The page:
Little did Oliver Postgate and Peter Firmin know that, when they created the delightful children’s TV show the Clangers in the 1960s, it might not have been entirely fictional.
Okay, so probably any life that did exist on the moon during the time it was theoretically “habitable” several billion years ago probably did not communicate by whistling and survive on a diet of soup delivered by the Soup Dragon.
But the idea that there might have been any kind of life at all on the moon would have seemed almost equally ridiculous not that very long ago. The hunt for extraterrestrial life has so far found tantalising hints but nothing concrete.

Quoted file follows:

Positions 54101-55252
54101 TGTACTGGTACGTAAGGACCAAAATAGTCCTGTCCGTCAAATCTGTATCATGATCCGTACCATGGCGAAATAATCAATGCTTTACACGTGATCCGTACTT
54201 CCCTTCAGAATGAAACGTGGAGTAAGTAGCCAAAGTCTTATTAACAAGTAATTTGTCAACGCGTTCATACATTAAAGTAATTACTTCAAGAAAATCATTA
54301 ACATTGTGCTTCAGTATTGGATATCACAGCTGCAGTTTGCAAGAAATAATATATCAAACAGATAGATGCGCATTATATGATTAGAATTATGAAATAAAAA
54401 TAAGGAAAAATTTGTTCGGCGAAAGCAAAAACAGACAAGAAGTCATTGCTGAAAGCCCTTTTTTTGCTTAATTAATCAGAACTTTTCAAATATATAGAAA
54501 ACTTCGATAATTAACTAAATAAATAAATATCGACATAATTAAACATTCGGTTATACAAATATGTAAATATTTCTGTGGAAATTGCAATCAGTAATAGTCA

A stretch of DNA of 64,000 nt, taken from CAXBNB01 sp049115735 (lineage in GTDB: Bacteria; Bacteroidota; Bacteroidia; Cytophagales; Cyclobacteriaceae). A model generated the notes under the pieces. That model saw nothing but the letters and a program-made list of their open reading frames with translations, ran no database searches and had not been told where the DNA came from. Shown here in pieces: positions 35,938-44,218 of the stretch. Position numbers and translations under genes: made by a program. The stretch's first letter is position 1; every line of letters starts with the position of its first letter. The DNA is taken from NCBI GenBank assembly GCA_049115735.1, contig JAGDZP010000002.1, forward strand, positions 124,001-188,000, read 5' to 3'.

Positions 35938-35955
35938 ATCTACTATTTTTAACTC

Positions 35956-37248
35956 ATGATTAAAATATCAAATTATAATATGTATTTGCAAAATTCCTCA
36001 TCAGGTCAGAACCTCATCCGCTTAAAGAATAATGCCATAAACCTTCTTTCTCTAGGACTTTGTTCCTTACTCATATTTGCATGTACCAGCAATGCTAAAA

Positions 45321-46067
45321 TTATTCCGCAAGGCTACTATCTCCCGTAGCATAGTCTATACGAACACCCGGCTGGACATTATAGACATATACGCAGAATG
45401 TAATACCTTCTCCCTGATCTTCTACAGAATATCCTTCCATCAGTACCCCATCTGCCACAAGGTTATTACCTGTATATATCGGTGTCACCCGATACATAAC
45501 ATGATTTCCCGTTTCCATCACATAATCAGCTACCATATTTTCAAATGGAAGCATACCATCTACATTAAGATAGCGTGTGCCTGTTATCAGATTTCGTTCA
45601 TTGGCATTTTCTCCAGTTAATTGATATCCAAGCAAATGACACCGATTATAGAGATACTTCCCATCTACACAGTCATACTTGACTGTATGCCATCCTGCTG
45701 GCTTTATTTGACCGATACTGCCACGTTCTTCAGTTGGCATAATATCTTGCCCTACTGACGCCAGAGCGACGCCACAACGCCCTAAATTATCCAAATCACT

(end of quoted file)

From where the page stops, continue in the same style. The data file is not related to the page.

The focus has been on Mars in recent years – because it is the most Earth-like of the known planets and also because of the plan to send astronauts to explore it – and perhaps we have overlooked the potential of the apparently barren moon.
Could life still be clinging on somewhere beneath the surface? Microbes in the moondust might seem small, but they could help answer one of science’s biggest questions – whether life is rare or abundant in the universe.